The Dance Construction Company, one of Washington's most audacious and delightfully unpredictable troupes, courts high risk by the very nature of its methodology, which involves collaborative creation, impromptu elements in performance, and a constant search for new concepts. In a two-part program at the Dance Project last night, the score ran one up and one down.
The first part, a series of wacky vignettes devised and performed jointly with poet Chasen Gaver, proved amusingly waspish. The four DCC dancers, directed by Maida Withers, found consistently apt eccentricities of rhythm and shape to suit Gaver's kinky, ironically needling verse. The words and movement offered complementary angles of vision, rarely usurping each other's focus.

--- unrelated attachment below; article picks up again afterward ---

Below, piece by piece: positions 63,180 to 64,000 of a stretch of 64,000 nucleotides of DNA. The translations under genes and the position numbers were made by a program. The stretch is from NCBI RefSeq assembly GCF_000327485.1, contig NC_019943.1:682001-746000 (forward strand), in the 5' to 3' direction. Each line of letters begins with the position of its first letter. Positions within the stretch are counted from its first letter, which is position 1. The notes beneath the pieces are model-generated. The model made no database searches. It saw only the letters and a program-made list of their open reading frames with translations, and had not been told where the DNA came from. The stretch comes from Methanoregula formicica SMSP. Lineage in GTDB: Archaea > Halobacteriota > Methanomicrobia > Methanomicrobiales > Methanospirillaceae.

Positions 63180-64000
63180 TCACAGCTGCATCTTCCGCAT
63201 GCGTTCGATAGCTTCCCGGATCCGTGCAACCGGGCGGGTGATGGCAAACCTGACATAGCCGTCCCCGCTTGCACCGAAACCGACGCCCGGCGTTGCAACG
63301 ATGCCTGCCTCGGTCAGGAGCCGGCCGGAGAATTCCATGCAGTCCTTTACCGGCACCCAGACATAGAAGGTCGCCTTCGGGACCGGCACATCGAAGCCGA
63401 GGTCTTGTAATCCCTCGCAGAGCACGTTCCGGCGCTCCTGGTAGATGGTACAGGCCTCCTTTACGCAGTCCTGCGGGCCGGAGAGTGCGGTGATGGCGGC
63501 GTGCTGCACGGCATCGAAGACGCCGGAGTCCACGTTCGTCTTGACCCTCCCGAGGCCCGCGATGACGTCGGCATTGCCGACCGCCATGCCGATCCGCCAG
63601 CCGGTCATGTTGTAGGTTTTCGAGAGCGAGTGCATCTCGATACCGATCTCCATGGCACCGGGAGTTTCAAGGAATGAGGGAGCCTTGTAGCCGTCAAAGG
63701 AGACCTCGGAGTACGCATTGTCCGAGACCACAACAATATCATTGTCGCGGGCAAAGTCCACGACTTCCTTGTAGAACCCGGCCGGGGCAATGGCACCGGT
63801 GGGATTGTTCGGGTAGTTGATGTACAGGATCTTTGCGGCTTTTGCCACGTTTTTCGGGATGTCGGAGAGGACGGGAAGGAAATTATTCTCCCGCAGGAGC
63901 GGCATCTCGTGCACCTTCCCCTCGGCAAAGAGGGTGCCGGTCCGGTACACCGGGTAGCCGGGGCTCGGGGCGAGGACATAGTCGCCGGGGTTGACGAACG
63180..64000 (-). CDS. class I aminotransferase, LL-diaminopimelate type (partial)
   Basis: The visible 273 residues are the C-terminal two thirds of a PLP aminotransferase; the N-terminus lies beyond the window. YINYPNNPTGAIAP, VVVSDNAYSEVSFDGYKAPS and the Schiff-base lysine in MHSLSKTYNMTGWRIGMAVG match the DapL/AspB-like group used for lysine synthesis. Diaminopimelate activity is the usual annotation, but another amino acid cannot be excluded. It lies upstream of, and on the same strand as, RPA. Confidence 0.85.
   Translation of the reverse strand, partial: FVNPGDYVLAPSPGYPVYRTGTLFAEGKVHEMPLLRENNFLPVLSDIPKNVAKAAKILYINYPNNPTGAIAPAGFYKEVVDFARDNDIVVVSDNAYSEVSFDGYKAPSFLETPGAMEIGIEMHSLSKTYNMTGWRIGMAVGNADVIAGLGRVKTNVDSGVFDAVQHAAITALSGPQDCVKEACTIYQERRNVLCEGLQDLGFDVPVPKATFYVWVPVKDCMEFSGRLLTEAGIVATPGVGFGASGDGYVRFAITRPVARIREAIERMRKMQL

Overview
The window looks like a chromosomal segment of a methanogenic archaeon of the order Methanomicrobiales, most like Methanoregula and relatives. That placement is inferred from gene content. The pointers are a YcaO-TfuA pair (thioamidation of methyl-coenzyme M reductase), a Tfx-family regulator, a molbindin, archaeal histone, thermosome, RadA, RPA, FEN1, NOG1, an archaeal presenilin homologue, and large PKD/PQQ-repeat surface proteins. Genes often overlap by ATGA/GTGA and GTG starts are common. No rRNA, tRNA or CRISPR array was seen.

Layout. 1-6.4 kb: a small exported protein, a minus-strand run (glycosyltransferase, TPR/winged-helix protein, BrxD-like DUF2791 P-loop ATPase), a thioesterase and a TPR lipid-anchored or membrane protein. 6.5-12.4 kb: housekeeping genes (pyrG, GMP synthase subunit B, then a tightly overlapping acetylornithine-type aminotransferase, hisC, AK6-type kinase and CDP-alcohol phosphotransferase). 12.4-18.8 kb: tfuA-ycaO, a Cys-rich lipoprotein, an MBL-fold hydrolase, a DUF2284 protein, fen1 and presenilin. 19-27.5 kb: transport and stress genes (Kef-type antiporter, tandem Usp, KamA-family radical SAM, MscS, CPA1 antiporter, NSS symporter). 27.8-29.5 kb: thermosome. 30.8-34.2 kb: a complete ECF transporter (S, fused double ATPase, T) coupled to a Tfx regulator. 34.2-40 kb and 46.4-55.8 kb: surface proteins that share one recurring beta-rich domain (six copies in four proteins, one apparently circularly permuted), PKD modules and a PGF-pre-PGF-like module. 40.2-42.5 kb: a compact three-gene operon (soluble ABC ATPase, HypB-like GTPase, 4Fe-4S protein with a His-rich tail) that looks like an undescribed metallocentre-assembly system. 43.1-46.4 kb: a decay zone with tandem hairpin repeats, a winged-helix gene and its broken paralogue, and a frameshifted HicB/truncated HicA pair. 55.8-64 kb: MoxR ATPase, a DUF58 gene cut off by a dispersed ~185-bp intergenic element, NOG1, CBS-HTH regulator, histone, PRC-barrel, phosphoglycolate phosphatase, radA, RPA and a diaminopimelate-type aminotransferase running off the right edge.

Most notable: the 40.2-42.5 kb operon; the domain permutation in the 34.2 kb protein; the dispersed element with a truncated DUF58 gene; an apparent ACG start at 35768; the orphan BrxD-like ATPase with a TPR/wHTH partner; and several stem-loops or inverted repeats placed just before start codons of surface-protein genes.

When substantially the same piece was performed at the Marvin Theatre not long ago, it was much hampered by diffuse acoustics and a space too large for intimate effects. Improved lighting, Gaver's more tempered pacing and a closer rapport between poet and dancers also helped to spruce up the whole enterprise.
All this suggests that judgment ought to be suspended about part two, "Phase Tracing," billed as "work in progress." Perhaps its elements -- a "sculptural environment" of hanging plastic strips, and electronic soundscape modulated by the dancer's motions, and the dance itself -- will mesh better when the progress has progressed a bit further. As matters stand, the choreography, so little inflected from its undulatory flux, is simply tedious.